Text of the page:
Ralph Waldo Emerson
[Writer and thinker, b. 1803, Boston, Massachusetts, d. 1882, Concord, Massachusetts.]

 No man quarrels with his shadow, nor will he when the sun was the painter. Here is no interference, and the distortions are not the blunders of an artist. 
 Were you ever daguerreotyped, O immortal man? And did you look with all vigor at the lens of the camera... And in your zeal not to blur the image, did you keep every finger in its place with such energy that your hands became clenched as for fight or despair, and in your resolution to keep your face still, did you feel every muscle becoming every moment more rigid... And when, at last you are relieved of your dismal duties, did you find the curtain drawn perfectly, and the coat perfectly, and the hands true, clenched for combat, and the shape of the face and head?—but, unhappily, the total expression escaped from the face and the portrait of a mask instead of a man? Could you not by grasping it very tight hold the stream of a river, or of a small brook, and prevent it from flowing?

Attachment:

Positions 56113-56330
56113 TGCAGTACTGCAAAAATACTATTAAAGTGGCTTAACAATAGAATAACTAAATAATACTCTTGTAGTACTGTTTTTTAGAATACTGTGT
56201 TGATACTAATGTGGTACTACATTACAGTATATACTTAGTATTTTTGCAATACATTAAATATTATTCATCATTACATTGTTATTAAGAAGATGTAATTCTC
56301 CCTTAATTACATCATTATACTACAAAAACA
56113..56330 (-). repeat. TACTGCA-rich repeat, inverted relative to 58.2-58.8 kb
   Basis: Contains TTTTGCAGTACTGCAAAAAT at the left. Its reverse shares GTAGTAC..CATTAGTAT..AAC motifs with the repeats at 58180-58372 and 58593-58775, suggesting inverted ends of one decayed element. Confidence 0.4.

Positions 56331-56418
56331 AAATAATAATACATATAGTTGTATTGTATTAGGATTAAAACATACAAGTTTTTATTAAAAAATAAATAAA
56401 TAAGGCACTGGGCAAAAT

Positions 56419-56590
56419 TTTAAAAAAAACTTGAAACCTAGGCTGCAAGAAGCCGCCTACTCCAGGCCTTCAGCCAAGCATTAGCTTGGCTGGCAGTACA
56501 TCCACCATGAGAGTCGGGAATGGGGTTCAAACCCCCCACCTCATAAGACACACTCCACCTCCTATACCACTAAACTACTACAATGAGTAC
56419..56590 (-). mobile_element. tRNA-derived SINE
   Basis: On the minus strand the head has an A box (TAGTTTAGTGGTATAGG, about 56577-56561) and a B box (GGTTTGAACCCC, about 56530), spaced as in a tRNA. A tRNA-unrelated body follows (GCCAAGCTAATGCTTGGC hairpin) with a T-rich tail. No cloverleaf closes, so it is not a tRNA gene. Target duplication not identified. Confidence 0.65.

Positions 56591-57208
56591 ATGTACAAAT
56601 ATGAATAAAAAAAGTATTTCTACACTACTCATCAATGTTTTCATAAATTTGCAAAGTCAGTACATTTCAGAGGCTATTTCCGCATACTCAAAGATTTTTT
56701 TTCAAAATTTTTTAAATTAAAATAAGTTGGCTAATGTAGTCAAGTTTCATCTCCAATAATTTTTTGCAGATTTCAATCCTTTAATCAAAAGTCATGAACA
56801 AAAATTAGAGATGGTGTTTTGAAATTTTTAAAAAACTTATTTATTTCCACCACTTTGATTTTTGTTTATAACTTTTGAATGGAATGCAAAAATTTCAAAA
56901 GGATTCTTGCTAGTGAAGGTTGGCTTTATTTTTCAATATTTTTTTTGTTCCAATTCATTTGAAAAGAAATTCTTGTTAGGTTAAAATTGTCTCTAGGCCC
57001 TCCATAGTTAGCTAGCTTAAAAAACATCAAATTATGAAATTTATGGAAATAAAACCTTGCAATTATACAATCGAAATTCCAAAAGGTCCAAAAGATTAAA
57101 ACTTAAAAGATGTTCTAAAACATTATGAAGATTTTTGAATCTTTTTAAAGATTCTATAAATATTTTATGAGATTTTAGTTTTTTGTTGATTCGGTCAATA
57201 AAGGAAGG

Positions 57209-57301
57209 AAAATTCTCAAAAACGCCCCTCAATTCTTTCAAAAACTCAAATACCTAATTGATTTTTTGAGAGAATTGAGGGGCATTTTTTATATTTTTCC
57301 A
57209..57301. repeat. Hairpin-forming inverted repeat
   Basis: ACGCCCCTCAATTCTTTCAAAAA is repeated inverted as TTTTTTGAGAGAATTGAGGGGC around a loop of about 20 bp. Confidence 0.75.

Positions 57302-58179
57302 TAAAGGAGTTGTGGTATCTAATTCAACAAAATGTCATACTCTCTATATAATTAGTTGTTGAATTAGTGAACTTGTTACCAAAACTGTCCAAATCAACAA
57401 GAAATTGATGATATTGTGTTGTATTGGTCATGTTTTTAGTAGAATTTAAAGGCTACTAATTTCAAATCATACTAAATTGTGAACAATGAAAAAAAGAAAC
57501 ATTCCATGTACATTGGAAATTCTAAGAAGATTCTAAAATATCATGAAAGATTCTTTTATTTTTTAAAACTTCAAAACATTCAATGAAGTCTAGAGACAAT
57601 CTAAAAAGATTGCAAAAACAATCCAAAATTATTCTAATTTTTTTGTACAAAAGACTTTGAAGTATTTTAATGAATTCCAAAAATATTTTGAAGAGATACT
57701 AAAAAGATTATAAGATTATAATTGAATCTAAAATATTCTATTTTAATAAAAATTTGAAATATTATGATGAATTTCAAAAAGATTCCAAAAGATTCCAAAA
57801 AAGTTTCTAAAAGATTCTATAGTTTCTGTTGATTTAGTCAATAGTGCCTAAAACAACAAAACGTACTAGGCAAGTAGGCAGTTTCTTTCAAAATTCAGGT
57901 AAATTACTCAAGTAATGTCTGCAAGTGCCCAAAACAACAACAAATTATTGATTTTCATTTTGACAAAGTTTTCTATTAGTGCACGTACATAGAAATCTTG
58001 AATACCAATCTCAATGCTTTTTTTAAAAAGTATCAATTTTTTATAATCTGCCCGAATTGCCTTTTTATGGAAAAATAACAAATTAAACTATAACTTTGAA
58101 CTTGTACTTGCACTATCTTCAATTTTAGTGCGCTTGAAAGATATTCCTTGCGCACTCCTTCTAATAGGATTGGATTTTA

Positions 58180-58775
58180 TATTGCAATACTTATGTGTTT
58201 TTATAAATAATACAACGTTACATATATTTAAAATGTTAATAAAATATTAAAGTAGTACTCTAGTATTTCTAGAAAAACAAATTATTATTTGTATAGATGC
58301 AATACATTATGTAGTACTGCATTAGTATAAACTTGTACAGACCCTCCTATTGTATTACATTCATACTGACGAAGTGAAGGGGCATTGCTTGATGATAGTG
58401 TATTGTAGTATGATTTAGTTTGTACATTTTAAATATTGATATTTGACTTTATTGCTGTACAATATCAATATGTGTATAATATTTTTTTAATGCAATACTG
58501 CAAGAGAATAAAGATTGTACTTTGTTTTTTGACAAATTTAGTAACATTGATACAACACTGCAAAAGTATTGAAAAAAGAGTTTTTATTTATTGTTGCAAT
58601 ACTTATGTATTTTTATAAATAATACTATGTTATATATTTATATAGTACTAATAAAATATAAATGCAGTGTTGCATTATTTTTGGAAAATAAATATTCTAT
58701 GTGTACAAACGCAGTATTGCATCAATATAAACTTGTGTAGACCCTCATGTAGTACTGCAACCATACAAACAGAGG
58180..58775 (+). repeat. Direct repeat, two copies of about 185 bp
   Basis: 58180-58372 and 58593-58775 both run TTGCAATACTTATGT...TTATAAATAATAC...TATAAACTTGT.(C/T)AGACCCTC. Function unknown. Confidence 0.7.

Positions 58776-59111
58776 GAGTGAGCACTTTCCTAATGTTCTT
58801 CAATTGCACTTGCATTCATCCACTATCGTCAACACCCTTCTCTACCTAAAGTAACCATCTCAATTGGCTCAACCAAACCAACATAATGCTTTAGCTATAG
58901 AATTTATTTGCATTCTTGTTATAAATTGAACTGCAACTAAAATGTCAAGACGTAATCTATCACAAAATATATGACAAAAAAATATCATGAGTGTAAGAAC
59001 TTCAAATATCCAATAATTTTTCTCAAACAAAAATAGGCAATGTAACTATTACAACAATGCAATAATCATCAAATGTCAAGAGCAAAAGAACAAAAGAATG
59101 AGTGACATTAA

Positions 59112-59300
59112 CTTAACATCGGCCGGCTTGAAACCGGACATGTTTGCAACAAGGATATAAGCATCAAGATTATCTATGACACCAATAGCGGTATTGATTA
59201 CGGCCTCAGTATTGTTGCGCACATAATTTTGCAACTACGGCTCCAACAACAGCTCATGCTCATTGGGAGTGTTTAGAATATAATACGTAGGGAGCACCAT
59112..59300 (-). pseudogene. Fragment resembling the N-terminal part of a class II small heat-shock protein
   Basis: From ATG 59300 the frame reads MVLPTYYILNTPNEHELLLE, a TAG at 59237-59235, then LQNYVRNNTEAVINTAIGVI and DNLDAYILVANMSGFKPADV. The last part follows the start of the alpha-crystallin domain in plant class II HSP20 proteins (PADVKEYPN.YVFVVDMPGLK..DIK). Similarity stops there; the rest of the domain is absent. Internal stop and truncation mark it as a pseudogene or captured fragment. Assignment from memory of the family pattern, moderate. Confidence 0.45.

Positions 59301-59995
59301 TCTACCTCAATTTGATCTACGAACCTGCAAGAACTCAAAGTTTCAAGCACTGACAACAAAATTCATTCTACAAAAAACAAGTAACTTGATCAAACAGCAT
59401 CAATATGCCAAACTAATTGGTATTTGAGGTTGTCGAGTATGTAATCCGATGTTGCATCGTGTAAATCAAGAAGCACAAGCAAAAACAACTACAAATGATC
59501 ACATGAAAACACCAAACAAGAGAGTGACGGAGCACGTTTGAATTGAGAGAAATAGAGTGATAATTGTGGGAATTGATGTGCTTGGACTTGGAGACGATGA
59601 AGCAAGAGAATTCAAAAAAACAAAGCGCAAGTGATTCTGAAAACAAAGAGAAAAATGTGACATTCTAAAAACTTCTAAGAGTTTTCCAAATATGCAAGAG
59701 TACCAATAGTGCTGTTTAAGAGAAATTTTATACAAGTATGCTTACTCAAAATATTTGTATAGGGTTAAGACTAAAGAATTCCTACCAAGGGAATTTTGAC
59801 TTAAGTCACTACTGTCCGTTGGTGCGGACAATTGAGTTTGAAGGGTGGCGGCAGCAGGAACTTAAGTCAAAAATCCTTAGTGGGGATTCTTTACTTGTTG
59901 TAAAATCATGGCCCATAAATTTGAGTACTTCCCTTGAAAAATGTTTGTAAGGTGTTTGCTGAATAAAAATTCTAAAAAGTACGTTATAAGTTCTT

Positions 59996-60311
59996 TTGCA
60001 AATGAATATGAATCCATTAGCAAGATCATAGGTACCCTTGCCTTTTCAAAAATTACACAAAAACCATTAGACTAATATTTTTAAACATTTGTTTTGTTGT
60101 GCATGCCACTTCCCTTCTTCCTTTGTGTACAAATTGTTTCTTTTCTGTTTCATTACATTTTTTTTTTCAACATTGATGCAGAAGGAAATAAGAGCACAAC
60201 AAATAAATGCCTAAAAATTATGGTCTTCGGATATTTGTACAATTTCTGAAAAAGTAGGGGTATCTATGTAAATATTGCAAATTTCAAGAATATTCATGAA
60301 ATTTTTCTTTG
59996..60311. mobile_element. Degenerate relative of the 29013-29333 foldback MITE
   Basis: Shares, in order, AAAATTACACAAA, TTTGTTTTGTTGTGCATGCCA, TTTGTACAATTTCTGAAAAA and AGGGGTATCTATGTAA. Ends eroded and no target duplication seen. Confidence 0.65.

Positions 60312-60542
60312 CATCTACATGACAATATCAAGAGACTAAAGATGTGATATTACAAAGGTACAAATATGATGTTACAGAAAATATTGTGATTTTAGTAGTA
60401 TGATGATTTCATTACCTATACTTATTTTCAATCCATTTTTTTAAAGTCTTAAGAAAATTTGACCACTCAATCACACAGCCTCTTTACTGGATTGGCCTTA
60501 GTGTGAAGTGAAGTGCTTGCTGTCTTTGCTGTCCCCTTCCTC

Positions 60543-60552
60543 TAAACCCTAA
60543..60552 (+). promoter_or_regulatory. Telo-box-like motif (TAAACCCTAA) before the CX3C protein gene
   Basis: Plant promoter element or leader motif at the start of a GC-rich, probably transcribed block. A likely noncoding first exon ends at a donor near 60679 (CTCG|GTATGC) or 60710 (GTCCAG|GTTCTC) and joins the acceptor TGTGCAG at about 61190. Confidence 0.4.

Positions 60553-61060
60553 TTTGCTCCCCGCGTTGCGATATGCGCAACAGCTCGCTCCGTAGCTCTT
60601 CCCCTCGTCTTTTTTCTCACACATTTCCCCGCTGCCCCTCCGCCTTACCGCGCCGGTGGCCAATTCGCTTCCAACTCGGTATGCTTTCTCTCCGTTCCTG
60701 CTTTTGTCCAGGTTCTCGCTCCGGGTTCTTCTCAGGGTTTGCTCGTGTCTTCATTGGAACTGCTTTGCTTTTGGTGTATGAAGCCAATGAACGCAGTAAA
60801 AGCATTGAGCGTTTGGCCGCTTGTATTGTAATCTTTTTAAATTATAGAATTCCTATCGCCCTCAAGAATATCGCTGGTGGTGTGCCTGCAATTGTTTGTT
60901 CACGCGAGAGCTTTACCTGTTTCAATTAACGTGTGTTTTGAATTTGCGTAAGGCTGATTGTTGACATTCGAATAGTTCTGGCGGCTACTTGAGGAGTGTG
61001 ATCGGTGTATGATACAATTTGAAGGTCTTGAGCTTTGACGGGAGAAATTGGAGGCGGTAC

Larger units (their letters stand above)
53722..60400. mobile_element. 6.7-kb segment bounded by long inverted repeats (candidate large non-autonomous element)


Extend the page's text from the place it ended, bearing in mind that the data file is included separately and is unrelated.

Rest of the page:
To the attentive eye, each moment of the year has its own beauty, and in the same field, it beholds, every hour, a picture which was never seen before and which shall never be seen again. 
 We live among surfaces, and the true art of life is to skate well on them. 
 ‘Tis certain that the Daguerreotype is the true Republican style of painting. The artist stands aside and lets you paint yourself. If you make an ill head, not he but yourself are responsible, and so people who go to Daguerreotyping have a pretty solemn time. They come home lamenting and confessing their sins. A Daguerreotyping Institute is as good as a national Fast. (1841)